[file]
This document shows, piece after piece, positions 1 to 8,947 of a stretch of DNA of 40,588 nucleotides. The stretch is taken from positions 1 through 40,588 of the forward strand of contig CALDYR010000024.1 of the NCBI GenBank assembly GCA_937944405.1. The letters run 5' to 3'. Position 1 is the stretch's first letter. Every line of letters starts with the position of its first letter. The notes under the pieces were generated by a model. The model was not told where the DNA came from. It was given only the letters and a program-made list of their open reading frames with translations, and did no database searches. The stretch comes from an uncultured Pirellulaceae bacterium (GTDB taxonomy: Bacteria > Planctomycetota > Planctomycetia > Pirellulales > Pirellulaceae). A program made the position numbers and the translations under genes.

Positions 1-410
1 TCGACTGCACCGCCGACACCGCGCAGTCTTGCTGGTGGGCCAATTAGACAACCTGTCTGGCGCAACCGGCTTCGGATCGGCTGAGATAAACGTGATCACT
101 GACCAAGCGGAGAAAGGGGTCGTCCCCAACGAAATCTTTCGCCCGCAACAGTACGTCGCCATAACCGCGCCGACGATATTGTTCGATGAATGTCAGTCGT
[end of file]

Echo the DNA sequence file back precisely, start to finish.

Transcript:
This document shows, piece after piece, positions 1 to 8,947 of a stretch of DNA of 40,588 nucleotides. The stretch is taken from positions 1 through 40,588 of the forward strand of contig CALDYR010000024.1 of the NCBI GenBank assembly GCA_937944405.1. The letters run 5' to 3'. Position 1 is the stretch's first letter. Every line of letters starts with the position of its first letter. The notes under the pieces were generated by a model. The model was not told where the DNA came from. It was given only the letters and a program-made list of their open reading frames with translations, and did no database searches. The stretch comes from an uncultured Pirellulaceae bacterium (GTDB taxonomy: Bacteria > Planctomycetota > Planctomycetia > Pirellulales > Pirellulaceae). A program made the position numbers and the translations under genes.

Positions 1-410
1 TCGACTGCACCGCCGACACCGCGCAGTCTTGCTGGTGGGCCAATTAGACAACCTGTCTGGCGCAACCGGCTTCGGATCGGCTGAGATAAACGTGATCACT
101 GACCAAGCGGAGAAAGGGGTCGTCCCCAACGAAATCTTTCGCCCGCAACAGTACGTCGCCATAACCGCGCCGACGATATTGTTCGATGAATGTCAGTCGT